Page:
“The whole effect is histrionic, shoddy, empty of life… The world of politics is lost in the fog is creates… The old iron dome is a kind of last refuge from the reality, but the refugees have a growing fear that they are missing something big.” While the “world is turning somersaults, the politicians are living in the future, in the next campaign; and at the same time living in the past.” It is no wonder that everything is confused and complicated. “What appears on the surface is too trivial or too intricate fro warfare on the epic scale… Nobody remembers when so many conflicts broke at once and when the sides were so tangled up and so indistinct… All the deadlocks, mergers, sub-mergers, strategies, party slogans, interchangeable Lefts and Rights, sound hollow because they are hollow; there is no body to them, certainly, no soul.” The only remaining reality is that next election, and consistent thought is given only to trying to guess the effect of this and that measure and strategy upon the voter. It is, if I may paraphrase, a struggle for immediate power with no one having any idea of what is to be done with the power if it is gained – except to use again in the next election.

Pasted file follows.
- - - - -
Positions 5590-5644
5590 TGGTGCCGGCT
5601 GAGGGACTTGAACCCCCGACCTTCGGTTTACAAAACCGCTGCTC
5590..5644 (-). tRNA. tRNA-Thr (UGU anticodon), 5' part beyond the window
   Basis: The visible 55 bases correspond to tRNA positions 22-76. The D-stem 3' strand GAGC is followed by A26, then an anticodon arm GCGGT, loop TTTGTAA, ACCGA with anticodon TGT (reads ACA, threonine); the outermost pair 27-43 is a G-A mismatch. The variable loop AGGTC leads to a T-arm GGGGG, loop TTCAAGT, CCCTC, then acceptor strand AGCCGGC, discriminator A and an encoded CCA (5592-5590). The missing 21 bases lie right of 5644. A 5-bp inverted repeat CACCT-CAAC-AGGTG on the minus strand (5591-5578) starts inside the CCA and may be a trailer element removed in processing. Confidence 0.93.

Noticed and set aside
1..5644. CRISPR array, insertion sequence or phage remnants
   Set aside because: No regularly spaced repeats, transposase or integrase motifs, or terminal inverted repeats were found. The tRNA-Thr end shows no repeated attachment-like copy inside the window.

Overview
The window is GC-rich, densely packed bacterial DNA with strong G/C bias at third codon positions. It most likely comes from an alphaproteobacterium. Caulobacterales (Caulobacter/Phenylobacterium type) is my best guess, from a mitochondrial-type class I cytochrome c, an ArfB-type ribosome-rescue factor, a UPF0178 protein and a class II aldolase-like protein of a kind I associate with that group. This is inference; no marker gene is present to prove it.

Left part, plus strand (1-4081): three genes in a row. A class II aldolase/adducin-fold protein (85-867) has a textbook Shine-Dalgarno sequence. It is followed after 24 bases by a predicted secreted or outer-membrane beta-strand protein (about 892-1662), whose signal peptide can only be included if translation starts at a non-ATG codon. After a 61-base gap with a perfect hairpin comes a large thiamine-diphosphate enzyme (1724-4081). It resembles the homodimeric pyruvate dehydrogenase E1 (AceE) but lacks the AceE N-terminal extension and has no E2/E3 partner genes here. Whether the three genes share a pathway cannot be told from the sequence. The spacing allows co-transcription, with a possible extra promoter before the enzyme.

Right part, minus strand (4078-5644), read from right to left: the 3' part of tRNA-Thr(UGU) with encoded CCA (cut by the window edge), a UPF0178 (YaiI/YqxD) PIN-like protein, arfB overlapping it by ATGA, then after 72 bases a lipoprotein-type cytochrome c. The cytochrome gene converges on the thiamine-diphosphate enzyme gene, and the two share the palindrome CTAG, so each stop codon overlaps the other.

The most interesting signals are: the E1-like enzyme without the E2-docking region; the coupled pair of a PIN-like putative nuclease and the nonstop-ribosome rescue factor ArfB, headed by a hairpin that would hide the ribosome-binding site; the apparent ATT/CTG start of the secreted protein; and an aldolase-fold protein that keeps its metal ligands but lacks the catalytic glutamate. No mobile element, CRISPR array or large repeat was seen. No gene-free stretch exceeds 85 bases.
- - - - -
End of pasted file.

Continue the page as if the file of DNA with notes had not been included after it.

I have ventured to quote scattered statements at considerable length because the picture of the immediate situation in Washington is typical. The condition at Washington reflects accurately the condition of politics throughout the country. The former has nothing to do with the realities of American life because the latter is completely our of connection. The situation explains the discontent and disgust of the people with the old parties and it constitutes the opportunity for a new party. We have long been told that politics is unimportant, that government is merely a drag and an interference; that the captains of industry and finance are the wise ones, the leaders in whose hands the fortunes of the country are safely entrusted.